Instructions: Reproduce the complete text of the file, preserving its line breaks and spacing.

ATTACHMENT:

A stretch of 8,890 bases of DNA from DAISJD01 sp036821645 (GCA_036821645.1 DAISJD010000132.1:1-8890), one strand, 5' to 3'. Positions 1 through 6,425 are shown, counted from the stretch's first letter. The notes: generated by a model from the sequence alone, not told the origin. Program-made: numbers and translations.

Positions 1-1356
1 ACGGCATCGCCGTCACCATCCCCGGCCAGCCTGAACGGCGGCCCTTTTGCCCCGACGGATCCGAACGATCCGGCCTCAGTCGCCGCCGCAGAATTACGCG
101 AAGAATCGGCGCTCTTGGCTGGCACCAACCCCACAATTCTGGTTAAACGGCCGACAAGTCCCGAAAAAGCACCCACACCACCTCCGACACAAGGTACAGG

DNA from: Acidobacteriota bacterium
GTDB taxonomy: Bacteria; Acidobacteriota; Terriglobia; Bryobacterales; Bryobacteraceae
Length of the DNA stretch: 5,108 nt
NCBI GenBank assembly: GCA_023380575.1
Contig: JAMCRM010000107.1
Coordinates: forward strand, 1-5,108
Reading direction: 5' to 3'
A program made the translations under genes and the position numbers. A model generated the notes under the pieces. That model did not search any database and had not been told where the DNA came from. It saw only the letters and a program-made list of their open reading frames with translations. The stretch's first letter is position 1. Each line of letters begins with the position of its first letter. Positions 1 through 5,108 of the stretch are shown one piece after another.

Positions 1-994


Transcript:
A stretch of 8,890 bases of DNA from DAISJD01 sp036821645 (GCA_036821645.1 DAISJD010000132.1:1-8890), one strand, 5' to 3'. Positions 1 through 6,425 are shown, counted from the stretch's first letter. The notes: generated by a model from the sequence alone, not told the origin. Program-made: numbers and translations.

Positions 1-1356
1 ACGGCATCGCCGTCACCATCCCCGGCCAGCCTGAACGGCGGCCCTTTTGCCCCGACGGATCCGAACGATCCGGCCTCAGTCGCCGCCGCAGAATTACGCG
101 AAGAATCGGCGCTCTTGGCTGGCACCAACCCCACAATTCTGGTTAAACGGCCGACAAGTCCCGAAAAAGCACCCACACCACCTCCGACACAAGGTACAGG

DNA from: Acidobacteriota bacterium
GTDB taxonomy: Bacteria; Acidobacteriota; Terriglobia; Bryobacterales; Bryobacteraceae
Length of the DNA stretch: 5,108 nt
NCBI GenBank assembly: GCA_023380575.1
Contig: JAMCRM010000107.1
Coordinates: forward strand, 1-5,108
Reading direction: 5' to 3'
A program made the translations under genes and the position numbers. A model generated the notes under the pieces. That model did not search any database and had not been told where the DNA came from. It saw only the letters and a program-made list of their open reading frames with translations. The stretch's first letter is position 1. Each line of letters begins with the position of its first letter. Positions 1 through 5,108 of the stretch are shown one piece after another.

Positions 1-994